Kin

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Kin
A Tale of Beauty and Madness, book 3

Lili St. Crow

Razor Bill, an imprint of Penguin Group, 2015

In this final book of the Tales of Beauty and Madness series, Kin is a different take on Little Red Riding Hood. It seems Ruby and her kin are wolves, or rather, werewolves – at least we are meant to think they are – the author never really comes out and says it – she just describes it. They are evolved werewolves, running in true form only once a month under the full moon and in the safety of The Park, a walled area that keeps them from running through the city and keeps the mere-humans and others safe. Their true form is a closely guarded secret – not even Ruby’s best friends know. Everyone lives in relative harmony until one of their kin is murdered. As the murders continue, who will be there to rescue Ruby?

MAIN CHARACTERS:

• Ruby de Varre, seventeen, one of the few female rootkin (not branchkin – it makes a difference, although it’s not clear (to me) why) born since the Reeve (after the Reeve, fewer and fewer females have been born), has always been Wild but now she is being forced by her grandmother to settle down, marry and have cubs to strengthen the Clan
• Edalie “Gran” de Varre, Clanmother, Ruby’s grandmother, may or may not be Ruby’s biological grandmother, but certainly the one who raised her; Gran is very powerful, few would ever cross her, even a Family member; even threatens to “collar” Ruby if she doesn’t settle down
• Conrad Tiercey, from the Grimtree clan overWaste, rootkin and sent to Woodsdowne to meet and possibly become betrothed to Ruby; he has a dark secret that Ruby discovers and may even endanger her
CONTINUING CHARACTERS:

• Cami Vultisino, best friends and school mate, betrothed to Nico Vultisino, the Head of one of the Seven Families in New Haven that run things and, oh by the way, are vampires (not explicitly labeled as such in the book but a careful reader figures it out early on!)
• Ellie Sinder, best friend and school mate, engaged to Avery , both charmers with magic pouring from their finger tips
• Thorne & Hunter, cousins to Ruby (but not too close) who we first meet in Nameless, they have grown up with Ruby and are constantly trying to outdo each other in a bid for Ruby’s attentions

In Kin, we are introduced to the Woodsdowne area of New Haven given a few more pieces to the puzzle of the inhabitants that live and work there. We meet oncles (uncles) and tantes (aunts) of the clan and understand a bit more of why Ruby was so Wild in the other books in the series.

I enjoyed the book, though not as much as my favorite, Nameless, and besides the obvious themes of skewed fairy tales, a future world deftly created by the author and the bond between friends, in all three books there is a theme of ‘girl power’ , rescue, and above all, teen angst. In each book, each girl pushes her best friends away when she goes through something awful, feeling alone in the world and at fault for everything that goes wrong in their lives. My mom tells me it has been so long since she was a teen girl she can’t remember feeling like that, but she is sure she did – you know, hormones and everything. It does get a bit annoying at times to here the girls blame themselves for everything and to shut themselves away, but that is a viewpoint of an 11 year old cat (that’s approximately 90 to you humans). I am quite certain the angst runs true to the feelings of teen-aged girls.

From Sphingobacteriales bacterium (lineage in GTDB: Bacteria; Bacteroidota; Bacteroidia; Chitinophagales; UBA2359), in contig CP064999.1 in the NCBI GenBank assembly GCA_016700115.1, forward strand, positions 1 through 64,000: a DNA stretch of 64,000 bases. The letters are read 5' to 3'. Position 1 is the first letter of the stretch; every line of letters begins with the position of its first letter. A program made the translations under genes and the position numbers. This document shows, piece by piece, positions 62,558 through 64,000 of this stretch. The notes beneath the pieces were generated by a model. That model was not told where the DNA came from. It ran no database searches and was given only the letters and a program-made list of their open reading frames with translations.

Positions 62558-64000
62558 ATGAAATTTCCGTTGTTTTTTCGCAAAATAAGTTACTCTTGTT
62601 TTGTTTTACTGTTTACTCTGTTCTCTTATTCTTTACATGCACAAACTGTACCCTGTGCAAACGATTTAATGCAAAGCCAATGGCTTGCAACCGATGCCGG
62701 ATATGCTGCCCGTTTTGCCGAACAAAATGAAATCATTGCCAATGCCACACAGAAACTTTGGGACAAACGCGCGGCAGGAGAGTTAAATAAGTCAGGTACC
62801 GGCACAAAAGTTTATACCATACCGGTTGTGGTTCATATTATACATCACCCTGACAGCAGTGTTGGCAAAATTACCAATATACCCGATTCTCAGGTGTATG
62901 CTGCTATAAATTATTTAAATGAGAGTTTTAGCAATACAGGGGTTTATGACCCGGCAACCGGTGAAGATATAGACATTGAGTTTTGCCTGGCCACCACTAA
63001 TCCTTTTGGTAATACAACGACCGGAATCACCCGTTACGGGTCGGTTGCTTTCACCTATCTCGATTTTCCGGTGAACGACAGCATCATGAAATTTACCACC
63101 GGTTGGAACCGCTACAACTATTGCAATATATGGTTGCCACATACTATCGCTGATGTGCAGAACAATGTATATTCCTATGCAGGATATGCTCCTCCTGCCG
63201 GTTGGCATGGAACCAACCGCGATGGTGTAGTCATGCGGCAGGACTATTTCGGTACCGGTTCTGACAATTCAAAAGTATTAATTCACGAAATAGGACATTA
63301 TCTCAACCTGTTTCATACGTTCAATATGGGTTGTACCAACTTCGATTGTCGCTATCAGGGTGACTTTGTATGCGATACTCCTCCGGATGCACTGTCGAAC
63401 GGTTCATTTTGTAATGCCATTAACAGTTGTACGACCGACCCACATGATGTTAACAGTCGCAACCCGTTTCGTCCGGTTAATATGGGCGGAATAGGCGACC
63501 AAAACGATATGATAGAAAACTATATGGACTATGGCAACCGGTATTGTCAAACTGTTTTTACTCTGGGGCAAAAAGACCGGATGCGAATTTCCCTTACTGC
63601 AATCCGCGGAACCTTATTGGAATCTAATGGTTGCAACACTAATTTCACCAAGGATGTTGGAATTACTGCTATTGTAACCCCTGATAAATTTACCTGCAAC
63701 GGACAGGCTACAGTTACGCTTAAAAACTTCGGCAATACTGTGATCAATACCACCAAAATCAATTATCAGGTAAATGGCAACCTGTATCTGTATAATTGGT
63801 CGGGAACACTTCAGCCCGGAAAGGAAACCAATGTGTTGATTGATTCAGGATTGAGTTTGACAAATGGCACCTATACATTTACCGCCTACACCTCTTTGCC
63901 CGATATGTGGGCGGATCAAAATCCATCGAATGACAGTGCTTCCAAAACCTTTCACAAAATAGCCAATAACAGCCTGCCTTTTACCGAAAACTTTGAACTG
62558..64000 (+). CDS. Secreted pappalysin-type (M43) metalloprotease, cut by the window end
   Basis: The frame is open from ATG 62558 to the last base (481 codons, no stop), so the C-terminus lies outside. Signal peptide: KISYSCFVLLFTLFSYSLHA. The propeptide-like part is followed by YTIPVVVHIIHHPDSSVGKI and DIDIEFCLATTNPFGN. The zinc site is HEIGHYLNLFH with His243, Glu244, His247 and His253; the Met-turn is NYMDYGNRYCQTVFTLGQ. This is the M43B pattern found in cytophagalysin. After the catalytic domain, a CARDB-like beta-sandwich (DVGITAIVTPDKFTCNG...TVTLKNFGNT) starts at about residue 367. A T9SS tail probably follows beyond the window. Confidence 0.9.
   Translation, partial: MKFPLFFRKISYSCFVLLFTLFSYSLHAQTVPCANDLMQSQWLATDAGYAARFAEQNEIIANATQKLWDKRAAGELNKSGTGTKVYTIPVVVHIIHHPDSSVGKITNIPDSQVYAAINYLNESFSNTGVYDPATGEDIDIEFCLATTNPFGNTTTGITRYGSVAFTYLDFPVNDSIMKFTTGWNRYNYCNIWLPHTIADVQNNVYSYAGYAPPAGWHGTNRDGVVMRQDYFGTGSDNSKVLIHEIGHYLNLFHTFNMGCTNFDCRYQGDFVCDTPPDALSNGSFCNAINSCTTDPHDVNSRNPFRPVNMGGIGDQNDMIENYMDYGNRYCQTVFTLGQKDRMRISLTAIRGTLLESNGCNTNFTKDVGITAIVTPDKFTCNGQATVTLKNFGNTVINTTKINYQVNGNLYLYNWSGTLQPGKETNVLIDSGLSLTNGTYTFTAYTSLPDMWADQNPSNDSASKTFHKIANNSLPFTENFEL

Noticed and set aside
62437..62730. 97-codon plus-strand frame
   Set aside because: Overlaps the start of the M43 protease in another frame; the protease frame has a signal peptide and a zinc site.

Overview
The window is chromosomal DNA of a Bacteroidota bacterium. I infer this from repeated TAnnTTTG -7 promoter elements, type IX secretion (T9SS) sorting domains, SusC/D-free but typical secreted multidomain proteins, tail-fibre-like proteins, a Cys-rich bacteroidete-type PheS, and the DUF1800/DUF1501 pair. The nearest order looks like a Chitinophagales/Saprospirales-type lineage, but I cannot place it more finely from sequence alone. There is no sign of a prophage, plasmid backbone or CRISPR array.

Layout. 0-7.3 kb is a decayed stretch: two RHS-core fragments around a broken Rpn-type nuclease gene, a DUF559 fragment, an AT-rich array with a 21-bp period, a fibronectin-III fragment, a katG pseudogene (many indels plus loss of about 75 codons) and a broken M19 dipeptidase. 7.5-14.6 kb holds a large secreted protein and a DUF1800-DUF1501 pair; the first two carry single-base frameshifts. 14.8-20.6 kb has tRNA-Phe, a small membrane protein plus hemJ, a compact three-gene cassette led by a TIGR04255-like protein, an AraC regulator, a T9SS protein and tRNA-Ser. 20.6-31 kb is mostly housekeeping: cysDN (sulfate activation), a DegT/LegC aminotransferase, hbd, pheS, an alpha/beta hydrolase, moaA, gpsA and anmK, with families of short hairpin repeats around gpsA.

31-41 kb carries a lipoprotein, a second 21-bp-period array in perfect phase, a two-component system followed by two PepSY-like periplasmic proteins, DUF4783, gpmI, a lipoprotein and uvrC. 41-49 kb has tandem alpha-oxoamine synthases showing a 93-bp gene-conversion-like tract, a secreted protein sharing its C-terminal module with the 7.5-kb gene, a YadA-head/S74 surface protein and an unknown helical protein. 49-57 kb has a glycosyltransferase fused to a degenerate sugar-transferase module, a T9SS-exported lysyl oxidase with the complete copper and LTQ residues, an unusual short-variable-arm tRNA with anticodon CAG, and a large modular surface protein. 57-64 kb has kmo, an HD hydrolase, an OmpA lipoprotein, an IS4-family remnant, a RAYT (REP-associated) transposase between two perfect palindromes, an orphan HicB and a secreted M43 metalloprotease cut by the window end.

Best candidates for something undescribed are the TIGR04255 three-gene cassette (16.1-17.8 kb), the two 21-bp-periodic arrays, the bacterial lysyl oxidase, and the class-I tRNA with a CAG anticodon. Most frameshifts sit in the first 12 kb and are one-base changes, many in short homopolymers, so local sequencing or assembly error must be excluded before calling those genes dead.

The thing I loved and hated the most about this book is how Ruby allows herself to enter into a physically and emotionally abusive relationship, hides it and even defends her attacker. She constantly thinks – ‘is this the way having a boyfriend is supposed to be?’. I blame her Gran for that – it is also a lesson for parents of preteen and teen girls to take note – tell the girls that if a boy truly cares for them he will respect their wishes, their body, their space, their person. Tell her she doesn’t have to put up with the crap delivered by boys who want them all for themselves. My mom told me about a young girl who used to be in a youth group she once lead – it was the priest’s daughter, so sweet, so nice, but she ended up being abused by her boyfriend because as much as her parents loved and adored her, they never taught her to love and respect herself and much as she loved and respected her faith and people.

Also, I felt the ending of the book was too abrupt. I needed more closure since this is the last book of the series. Sometimes stories are just wrapped up a little too neatly, and this is one of those. But nonetheless, I loved the book and the series!!

Rating: 4 out of 5 paws for Kin and 5 out of 5 paws for the series because I love the world Ms St. Crow created and while part of me would like another book or two in the series, I also would be afraid that she might grow the characters into a place I don’t like. So I guess I’m saying that the series is perfect.

100_2282Reviewer: Piper

 Lili St. Crow

Here’s some artwork I found; click on the image for the link:

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